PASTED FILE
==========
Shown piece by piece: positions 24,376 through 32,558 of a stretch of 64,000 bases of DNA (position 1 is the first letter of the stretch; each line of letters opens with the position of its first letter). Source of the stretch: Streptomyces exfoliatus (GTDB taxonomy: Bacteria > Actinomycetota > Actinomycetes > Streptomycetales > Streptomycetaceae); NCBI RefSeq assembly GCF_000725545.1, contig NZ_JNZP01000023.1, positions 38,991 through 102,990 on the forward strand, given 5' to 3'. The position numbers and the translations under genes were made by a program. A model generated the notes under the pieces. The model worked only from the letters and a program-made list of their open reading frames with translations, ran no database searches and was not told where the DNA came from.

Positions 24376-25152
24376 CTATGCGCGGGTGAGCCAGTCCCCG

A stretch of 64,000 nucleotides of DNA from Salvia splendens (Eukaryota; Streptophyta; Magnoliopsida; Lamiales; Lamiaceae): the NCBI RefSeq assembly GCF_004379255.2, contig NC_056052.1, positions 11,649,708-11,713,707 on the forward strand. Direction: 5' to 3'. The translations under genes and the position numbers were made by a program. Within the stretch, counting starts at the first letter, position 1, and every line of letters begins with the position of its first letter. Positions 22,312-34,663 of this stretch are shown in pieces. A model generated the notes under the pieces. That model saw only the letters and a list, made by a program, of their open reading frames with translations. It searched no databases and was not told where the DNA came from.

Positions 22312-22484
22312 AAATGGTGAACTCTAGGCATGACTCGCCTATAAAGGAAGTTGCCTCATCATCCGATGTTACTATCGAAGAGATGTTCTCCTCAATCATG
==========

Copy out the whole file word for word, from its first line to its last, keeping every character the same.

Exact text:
Shown piece by piece: positions 24,376 through 32,558 of a stretch of 64,000 bases of DNA (position 1 is the first letter of the stretch; each line of letters opens with the position of its first letter). Source of the stretch: Streptomyces exfoliatus (GTDB taxonomy: Bacteria > Actinomycetota > Actinomycetes > Streptomycetales > Streptomycetaceae); NCBI RefSeq assembly GCF_000725545.1, contig NZ_JNZP01000023.1, positions 38,991 through 102,990 on the forward strand, given 5' to 3'. The position numbers and the translations under genes were made by a program. A model generated the notes under the pieces. The model worked only from the letters and a program-made list of their open reading frames with translations, ran no database searches and was not told where the DNA came from.

Positions 24376-25152
24376 CTATGCGCGGGTGAGCCAGTCCCCG

A stretch of 64,000 nucleotides of DNA from Salvia splendens (Eukaryota; Streptophyta; Magnoliopsida; Lamiales; Lamiaceae): the NCBI RefSeq assembly GCF_004379255.2, contig NC_056052.1, positions 11,649,708-11,713,707 on the forward strand. Direction: 5' to 3'. The translations under genes and the position numbers were made by a program. Within the stretch, counting starts at the first letter, position 1, and every line of letters begins with the position of its first letter. Positions 22,312-34,663 of this stretch are shown in pieces. A model generated the notes under the pieces. That model saw only the letters and a list, made by a program, of their open reading frames with translations. It searched no databases and was not told where the DNA came from.

Positions 22312-22484
22312 AAATGGTGAACTCTAGGCATGACTCGCCTATAAAGGAAGTTGCCTCATCATCCGATGTTACTATCGAAGAGATGTTCTCCTCAATCATG